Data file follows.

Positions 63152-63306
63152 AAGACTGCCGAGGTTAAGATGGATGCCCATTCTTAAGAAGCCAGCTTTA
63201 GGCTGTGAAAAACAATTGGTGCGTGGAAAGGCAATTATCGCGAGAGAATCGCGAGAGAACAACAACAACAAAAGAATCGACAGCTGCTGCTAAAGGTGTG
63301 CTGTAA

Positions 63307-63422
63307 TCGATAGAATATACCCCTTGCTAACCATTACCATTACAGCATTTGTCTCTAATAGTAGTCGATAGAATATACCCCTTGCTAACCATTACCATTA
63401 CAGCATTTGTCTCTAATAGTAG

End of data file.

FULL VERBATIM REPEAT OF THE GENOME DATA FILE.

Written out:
Positions 63152-63306
63152 AAGACTGCCGAGGTTAAGATGGATGCCCATTCTTAAGAAGCCAGCTTTA
63201 GGCTGTGAAAAACAATTGGTGCGTGGAAAGGCAATTATCGCGAGAGAATCGCGAGAGAACAACAACAACAAAAGAATCGACAGCTGCTGCTAAAGGTGTG
63301 CTGTAA

Positions 63307-63422
63307 TCGATAGAATATACCCCTTGCTAACCATTACCATTACAGCATTTGTCTCTAATAGTAGTCGATAGAATATACCCCTTGCTAACCATTACCATTA
63401 CAGCATTTGTCTCTAATAGTAG